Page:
"The deal is done, the text of the declaration has been agreed upon," said a diplomat from Britain, which holds the EU's rotating presidency.
The declaration that was being debated by 25 EU nations will accompany the negotiating mandate which is to be presented to Turkey at the start of its accession talks on October 3.
The language is not said to be too tough on Ankara for fear that it may damage the talks. An earlier draft compromise from Britain read: "Recognition of all member states is a necessary component of the accession process."
Turkey had refused in July to recognize Cyprus, which then became a sticking point of contention within the EU. However, Turkey did extend its customs union deal with the bloc to all new member states including Cyprus in July 2005. Although, Ankara has failed to open its ports to Cyprus.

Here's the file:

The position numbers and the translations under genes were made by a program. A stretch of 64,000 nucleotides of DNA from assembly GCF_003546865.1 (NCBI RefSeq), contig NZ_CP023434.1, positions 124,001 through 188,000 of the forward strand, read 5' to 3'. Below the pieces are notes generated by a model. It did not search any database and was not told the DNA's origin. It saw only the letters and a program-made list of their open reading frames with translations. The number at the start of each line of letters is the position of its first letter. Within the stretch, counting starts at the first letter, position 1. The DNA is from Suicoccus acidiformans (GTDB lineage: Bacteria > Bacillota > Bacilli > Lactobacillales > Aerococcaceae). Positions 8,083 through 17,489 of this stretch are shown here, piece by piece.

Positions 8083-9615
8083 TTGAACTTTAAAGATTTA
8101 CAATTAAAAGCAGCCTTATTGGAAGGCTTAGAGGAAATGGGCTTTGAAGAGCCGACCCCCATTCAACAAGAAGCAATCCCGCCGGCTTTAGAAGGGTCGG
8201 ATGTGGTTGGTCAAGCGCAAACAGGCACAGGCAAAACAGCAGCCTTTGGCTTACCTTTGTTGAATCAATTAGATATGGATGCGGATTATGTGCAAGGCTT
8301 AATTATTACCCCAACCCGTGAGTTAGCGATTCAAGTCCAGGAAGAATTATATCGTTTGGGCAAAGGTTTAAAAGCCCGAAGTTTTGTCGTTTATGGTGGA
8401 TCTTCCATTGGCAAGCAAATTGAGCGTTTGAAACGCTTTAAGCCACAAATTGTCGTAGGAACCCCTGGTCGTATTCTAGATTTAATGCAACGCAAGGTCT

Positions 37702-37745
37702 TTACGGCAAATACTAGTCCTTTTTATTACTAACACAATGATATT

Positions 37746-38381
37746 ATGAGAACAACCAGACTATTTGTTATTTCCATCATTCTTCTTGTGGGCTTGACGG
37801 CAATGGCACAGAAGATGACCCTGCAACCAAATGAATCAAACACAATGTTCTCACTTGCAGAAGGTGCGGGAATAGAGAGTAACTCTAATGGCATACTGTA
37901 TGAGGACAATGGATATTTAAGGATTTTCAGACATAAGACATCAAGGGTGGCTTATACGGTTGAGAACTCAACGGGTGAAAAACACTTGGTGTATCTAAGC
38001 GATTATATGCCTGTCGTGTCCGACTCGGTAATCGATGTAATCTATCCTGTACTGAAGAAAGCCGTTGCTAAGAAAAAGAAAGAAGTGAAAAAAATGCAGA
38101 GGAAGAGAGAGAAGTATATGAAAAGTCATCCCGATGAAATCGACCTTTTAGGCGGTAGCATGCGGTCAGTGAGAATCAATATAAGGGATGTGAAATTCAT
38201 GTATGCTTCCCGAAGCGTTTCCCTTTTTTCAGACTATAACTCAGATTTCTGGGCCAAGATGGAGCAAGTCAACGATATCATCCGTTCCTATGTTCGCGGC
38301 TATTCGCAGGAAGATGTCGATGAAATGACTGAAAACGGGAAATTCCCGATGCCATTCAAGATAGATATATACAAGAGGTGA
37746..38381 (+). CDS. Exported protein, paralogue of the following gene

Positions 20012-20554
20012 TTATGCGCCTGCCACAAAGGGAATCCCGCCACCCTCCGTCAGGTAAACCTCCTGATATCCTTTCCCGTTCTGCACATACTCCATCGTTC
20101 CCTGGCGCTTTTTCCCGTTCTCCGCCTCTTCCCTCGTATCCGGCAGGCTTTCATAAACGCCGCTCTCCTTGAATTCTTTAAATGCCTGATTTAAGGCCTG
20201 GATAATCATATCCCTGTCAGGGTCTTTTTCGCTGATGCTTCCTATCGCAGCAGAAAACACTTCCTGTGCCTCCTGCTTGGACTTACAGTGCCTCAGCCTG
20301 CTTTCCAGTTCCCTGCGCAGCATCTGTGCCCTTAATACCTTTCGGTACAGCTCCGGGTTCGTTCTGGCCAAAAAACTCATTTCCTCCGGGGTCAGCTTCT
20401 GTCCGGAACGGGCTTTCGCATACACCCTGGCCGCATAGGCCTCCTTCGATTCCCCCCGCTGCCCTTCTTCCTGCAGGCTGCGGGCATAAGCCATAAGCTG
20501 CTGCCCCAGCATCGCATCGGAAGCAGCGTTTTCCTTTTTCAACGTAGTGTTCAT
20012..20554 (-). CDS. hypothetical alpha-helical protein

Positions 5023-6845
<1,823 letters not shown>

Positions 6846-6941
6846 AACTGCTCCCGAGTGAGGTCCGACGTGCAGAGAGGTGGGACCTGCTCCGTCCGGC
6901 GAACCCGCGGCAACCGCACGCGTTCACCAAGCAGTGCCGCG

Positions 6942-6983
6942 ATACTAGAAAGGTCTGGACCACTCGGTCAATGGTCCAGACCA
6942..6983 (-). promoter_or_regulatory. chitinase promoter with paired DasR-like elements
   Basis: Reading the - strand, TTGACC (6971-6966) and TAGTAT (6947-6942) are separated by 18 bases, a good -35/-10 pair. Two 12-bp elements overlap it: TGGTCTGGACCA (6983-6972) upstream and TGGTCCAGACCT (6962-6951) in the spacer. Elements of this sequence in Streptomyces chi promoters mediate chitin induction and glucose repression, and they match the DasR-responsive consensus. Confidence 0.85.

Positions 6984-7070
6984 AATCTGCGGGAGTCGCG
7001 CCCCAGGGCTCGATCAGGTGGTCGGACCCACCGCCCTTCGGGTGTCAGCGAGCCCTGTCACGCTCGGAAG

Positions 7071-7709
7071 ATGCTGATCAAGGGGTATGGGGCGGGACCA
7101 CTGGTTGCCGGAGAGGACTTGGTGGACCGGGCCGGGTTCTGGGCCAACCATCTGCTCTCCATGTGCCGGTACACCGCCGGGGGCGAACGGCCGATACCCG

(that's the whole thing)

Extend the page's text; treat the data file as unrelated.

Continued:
The EU declaration looks to require that Turkey open its ports to Cyprus in 2006. The British draft of the EU's "counter-declaration" called on Turkey to remove "all obstacles to the free movement of goods, including the restrictions on means of transport".
Turkey has said that it would only recognise Cyprus after a broad international agreement, possibly sponsored by the United Nations, to end the division of the island.